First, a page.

MURFREESBORO— The Vise Farm I and Vise Farm II, in Decatur County and I have been designated as Tennessee Century Farms, reports Caneta S. Hankins, director of the Century Farms Program at the Center for Historic Preservation at MTSU.
The Century Farms Program recognizes the contributions of Tennessee residents who have owned and kept family land in continuous agricultural production for at least 100 years.
Two Century Farms originated with George Malachi “Mal” and his wife, Sarah Tennessee “Tennie” Smith Vise, when they established a 220-acre farm southeast of Decaturville in 1909. The couple who had seven children, raised mules, horses, and hogs while growing corn, sorghum and vegetables. The family also ran a store, Mal Vise and Sons. Mal died in 1926 and left the farm to his son John Wesley Vise.
The same year John inherited the family farm, his first wife died, leaving him with eight young children. Tennie, his mother, stayed with him and helped raise the children. Like his father, John operated the store while adding cotton, peanuts, hay, sheep, and cattle to the crops and livestock raised on the farm. Two of John’s sons, Earnest “Roach” and James Landon “Pig” Vise, remained on the farm and worked it with their father. They also purchased land of their own that surrounded the existing farm acreage.
In 1977, Roach acquired 108 acres and Pig acquired 112 acres of the family farm. Both grew corn, soybeans, hay, wheat, milo and cotton and raised pigs, cattle, sheep, and timber. Roach married Billie Burton McCurry and had one daughter, Sarah Ann. Pig married Emily Ann Jennings and they had three children; James Douglas, Ronnie Frank and Joy Elizabeth Vise. The Vise brothers and their families, though owning separate land parcels, worked together and were very involved in their community’s agricultural programs like Future Farmers of America, 4-H, the Farm Bureau and livestock organizations.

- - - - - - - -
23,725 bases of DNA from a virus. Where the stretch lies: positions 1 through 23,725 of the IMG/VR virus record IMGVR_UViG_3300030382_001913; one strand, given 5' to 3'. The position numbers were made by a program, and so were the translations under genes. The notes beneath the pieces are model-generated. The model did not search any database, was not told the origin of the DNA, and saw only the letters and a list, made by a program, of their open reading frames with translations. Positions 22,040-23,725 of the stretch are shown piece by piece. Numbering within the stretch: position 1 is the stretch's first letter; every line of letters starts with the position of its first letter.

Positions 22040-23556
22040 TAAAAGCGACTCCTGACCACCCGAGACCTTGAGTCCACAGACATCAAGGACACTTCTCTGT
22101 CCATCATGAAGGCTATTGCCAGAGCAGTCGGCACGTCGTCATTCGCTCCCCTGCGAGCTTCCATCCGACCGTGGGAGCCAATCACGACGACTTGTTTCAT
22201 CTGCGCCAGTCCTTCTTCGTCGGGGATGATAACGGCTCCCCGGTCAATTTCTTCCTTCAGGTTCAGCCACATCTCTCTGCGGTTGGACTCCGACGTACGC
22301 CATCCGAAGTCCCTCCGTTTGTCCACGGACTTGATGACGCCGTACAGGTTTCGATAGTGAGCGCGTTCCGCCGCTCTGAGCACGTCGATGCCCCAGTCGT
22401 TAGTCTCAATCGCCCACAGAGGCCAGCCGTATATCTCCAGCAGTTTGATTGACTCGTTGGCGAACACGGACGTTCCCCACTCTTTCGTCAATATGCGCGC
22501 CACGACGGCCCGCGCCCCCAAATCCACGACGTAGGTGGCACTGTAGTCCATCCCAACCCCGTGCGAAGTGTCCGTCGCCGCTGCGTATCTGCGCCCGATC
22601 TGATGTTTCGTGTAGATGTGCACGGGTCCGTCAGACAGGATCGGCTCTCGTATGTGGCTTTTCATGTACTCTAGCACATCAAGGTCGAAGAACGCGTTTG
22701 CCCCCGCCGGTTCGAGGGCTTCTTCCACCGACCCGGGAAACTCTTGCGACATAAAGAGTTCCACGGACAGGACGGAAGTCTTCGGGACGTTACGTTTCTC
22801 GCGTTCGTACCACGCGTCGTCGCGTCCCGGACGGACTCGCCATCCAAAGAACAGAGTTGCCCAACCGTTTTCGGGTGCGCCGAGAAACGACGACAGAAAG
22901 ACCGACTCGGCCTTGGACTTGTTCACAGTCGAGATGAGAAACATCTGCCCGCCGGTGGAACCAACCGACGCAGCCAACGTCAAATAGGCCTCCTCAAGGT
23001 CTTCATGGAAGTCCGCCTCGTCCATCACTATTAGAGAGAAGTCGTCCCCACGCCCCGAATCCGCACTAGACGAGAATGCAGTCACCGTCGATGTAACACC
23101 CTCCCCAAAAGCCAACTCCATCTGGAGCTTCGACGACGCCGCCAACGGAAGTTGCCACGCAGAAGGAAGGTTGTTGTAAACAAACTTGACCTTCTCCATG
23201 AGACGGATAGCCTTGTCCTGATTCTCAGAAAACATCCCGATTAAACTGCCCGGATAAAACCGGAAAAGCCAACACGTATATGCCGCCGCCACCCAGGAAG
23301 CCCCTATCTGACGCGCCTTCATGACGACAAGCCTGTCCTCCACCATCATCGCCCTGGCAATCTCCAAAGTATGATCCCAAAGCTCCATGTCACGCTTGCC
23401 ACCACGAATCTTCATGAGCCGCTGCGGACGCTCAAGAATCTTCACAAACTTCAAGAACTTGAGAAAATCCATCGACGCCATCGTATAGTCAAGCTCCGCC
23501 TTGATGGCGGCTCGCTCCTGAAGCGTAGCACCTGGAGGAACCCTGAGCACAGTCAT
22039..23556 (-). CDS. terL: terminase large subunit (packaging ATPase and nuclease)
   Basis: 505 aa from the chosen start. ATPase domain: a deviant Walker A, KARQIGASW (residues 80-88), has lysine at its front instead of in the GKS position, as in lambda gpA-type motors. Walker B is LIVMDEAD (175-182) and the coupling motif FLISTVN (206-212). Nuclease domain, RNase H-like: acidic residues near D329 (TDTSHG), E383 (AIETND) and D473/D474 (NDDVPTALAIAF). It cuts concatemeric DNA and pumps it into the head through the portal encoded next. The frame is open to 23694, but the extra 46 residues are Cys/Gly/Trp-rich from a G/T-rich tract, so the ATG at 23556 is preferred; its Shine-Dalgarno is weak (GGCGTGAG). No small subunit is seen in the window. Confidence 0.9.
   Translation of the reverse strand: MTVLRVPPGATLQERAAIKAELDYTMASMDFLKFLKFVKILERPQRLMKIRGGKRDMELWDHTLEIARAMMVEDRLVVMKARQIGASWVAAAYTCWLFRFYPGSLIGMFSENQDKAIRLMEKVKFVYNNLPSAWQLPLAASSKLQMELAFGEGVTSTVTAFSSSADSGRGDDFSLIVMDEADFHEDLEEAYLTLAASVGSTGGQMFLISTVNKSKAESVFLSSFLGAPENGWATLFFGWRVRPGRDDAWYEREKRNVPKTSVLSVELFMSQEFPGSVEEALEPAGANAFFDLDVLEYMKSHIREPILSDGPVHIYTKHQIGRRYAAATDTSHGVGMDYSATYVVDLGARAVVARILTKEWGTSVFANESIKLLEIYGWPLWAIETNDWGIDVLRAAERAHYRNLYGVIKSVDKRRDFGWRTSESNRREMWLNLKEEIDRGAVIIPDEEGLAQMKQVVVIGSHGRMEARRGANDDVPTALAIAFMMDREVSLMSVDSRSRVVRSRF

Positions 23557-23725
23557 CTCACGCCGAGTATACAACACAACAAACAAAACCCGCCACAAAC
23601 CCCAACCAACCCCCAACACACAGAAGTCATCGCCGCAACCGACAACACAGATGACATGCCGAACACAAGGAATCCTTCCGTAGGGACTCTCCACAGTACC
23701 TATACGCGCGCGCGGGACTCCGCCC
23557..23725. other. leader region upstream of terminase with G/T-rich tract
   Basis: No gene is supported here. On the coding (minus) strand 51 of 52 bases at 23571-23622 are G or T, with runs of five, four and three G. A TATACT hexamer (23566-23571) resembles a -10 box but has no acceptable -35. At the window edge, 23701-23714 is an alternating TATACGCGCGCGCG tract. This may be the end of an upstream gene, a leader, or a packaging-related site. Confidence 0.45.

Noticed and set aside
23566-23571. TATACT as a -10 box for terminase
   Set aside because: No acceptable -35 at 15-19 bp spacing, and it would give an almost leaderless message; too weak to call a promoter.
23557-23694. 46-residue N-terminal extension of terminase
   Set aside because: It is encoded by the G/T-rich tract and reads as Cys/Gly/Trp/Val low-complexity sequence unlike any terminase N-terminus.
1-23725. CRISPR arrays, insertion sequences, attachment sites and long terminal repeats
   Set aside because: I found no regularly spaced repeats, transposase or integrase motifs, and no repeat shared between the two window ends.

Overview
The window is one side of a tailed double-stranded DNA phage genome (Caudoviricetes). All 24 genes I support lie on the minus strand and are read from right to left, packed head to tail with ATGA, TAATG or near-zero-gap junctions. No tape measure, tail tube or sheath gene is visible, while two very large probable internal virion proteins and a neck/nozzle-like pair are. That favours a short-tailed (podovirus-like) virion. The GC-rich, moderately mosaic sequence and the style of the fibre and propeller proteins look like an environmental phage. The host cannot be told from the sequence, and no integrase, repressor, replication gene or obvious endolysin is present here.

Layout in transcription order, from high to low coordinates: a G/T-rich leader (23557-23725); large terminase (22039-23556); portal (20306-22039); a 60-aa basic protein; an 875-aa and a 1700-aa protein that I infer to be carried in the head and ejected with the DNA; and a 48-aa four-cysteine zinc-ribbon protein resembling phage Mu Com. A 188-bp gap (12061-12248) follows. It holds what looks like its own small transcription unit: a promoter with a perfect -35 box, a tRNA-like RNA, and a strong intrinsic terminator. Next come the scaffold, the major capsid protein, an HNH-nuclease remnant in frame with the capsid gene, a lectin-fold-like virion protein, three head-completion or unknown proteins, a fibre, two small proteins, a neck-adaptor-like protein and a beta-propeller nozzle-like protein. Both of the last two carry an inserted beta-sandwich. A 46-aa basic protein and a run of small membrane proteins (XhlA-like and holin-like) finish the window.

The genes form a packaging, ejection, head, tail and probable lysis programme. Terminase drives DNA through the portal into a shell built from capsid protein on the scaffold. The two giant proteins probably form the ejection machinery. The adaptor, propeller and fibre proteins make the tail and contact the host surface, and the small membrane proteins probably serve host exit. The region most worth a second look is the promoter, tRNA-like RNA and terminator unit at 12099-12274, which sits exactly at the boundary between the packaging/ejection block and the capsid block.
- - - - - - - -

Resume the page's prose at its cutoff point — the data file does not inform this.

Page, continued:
The next generation to assume management and ownership of their parents’ farms were Sarah Ann Vise and her cousin James Douglas Vise. James married Hilda Jane White and had three children – Tracy, Beronica, and Stacy. Sarah Ann, who has retired after 40 years of teaching, rents the Vise Farm I land to Stacy, her second cousin, who also co-owns the Vise Farm II with his father. Though he grows many of the same crops as previous generations, Stacy uses modern technology to plant 30,000 seeds per acre.
“We now use self-propelled sprayers with GPS systems, grid soil sampling, special spreading trucks, and self-propelled combines,” he said. Stacy, who holds a degree in animal science from MTSU, is an award-winning farmer. He and his wife, Tara Lenay Turnbo, have two children who participate in 4-H. The Vise family combines 20th-century history and buildings, including the 1910 farmhouse, with 21st century farming methods.
Since 1984, the Center for Historic Preservation at MTSU has been a leader in the important work of documenting Tennessee’s agricultural heritage and history through the Tennessee Century Farm Program.
For more information about the Century Farms Program, please visit www.tncenturyfarms.org. The Center for Historic Preservation also may be contacted at Box 80, MTSU, Murfreesboro, Tenn., 37132 or 615-898-2947.
• ATTENTION, MEDIA: To interview the farm’s owner or request jpegs of the farm for editorial use, please contact the CHP at 615-898-2947.
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